Getting a job as a vet

BVA offers comprehensive advice on finding and applying for jobs in the veterinary profession

    How to find a job as a vet

    If you're a student you may have found a practice which appeals during extramural studies (EMS) in which case you should already have a contact there you can speak to about possible opportunities which may be coming up.

    Find vet jobs online

    Our Vet Record Careers website has the latest job vacancies for veterinarians with a wide variety of roles, covering all sectors and specialties, including companion animal, equine, farm animal, academic and industry vacancies. Vet jobs cover the UK and overseas vacancies, permanent and locum work patterns.

    Useful articles from Veterinary Record

    Preparing your CV to get you that interview

    A CV is a self-marketing tool, designed with the goal of obtaining a job interview. The information in your CV should be targeted at a specific veterinary career field and address the needs of a specific employer.

    Generally, employers spend only a few minutes reading a CV so be concise and to the point. Your CV needs to briefly indicate the sort of position, title and possible area of interest sought with language that is relevant to the employer. Your CV should summarise your skills, accomplishments and expertise and include all work experience including extramural studies (EMS) placements and electives.

    Useful articles from Veterinary Record Careers

    Effective interviewing

    Preparation is the first key to being successful at an interview. Careful research about the job and the practice for which you are being interviewed is essential.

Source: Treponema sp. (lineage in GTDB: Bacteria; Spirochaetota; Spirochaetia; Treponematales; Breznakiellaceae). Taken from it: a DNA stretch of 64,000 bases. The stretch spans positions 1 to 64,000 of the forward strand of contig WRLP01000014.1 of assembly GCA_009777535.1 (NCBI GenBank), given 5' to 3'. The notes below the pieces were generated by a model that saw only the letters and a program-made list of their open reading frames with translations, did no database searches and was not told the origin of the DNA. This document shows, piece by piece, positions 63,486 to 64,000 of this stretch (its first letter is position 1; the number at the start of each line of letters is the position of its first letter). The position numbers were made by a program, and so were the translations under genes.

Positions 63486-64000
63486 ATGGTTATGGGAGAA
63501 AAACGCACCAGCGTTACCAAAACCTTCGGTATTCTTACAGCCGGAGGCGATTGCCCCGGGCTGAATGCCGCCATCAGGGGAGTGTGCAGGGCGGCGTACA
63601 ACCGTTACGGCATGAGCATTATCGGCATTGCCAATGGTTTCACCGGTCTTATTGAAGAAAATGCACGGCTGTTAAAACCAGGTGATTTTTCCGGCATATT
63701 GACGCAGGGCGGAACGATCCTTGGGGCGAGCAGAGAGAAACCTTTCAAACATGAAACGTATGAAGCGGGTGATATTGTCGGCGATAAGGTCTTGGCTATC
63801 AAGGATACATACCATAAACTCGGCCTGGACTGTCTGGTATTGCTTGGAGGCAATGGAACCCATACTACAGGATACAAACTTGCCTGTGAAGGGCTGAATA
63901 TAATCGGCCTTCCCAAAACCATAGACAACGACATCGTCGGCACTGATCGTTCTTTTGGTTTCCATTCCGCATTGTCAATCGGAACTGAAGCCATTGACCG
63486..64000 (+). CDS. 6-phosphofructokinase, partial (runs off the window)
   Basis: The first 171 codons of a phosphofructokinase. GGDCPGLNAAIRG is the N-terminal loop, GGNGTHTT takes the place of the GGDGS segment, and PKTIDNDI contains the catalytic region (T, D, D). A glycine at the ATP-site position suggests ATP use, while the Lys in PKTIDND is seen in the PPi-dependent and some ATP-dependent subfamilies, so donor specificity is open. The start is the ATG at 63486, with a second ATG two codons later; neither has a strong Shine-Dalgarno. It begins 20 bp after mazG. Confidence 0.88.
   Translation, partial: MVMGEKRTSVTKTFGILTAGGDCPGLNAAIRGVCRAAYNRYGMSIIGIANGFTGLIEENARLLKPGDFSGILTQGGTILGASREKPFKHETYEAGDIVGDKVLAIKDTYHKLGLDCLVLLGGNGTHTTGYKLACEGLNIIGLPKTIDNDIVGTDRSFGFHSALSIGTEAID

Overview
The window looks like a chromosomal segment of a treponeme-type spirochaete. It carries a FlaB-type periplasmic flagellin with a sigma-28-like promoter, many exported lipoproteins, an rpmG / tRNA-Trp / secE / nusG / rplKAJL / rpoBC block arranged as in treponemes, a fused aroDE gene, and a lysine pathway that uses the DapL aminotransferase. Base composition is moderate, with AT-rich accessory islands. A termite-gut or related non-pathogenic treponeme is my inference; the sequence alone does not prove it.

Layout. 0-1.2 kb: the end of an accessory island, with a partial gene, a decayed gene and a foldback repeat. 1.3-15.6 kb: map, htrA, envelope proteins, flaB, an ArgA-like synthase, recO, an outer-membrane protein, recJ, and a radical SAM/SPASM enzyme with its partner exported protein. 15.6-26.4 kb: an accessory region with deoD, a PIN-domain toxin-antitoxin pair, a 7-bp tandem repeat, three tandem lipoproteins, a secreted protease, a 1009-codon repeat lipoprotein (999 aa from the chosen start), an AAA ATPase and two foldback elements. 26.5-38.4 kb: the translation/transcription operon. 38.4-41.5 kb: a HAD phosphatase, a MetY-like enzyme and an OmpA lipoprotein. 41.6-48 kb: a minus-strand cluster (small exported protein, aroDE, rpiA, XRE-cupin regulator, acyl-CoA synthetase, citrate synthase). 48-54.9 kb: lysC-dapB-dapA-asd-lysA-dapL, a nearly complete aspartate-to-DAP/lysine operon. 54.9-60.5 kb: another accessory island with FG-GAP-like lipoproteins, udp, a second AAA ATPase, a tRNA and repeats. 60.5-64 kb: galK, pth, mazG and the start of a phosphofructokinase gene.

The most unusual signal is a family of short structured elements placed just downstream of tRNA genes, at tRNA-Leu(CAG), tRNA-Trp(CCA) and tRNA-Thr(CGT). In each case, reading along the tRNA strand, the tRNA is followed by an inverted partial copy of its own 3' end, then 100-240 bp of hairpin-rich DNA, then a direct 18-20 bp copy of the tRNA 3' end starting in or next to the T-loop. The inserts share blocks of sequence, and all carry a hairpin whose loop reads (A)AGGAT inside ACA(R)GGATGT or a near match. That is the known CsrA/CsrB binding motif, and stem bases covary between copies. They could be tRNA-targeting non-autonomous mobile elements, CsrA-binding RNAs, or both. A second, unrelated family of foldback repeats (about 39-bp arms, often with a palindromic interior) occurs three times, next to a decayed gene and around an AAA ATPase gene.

Knowing about the job will help you to prepare a list of your qualifications that shows point-by-point why you are the best candidate. Understanding the employer will help you prepare an interview strategy, appropriate questions and points to emphasise.  

    A job interview is a strategic conversation with a purpose. Your goal is to persuade the employer that you have the skills, background and ability to do the job and that you can comfortably fit into the practice. At the interview you should also be gathering information about the job, the practice and future career opportunities to determine if the position and work environment are right for you

    Useful articles from Veterinary Record

    Your first veterinary job

    Vet Record Careers have a host of articles about starting your veterinary career.

    Professional Development Phase (PDP)

    New graduates and full RCVS members are legally qualified to practise as a veterinary surgeon. However, it is a given that support and experience in practice is essential because of their relative inexperience. PDP outlines the standard of competence and range of skills that RCVS expects recent graduates to achieve after about a year in clinical practice.

    We have produced guides on PDP for both new graduates and employers. As this is quite a new scheme you may need to point prospective employers to the RCVS website and ensure they are willing to support you through the programme.

    PDP guides for BVA members

    Employment contracts

    BVA member research has highlighted that many veterinary surgeons enter into jobs where they do not have a written contract of employment. This leaves them exposed and less able to defend themselves if they face problems in their employment situation.

    Employment contract guides for BVA members

    Looking for a career change

    Most veterinary professionals will work in primary care practice at some point in their career, but what other options are available? Vet Record Careers have lots of articles for vets looking for a career change.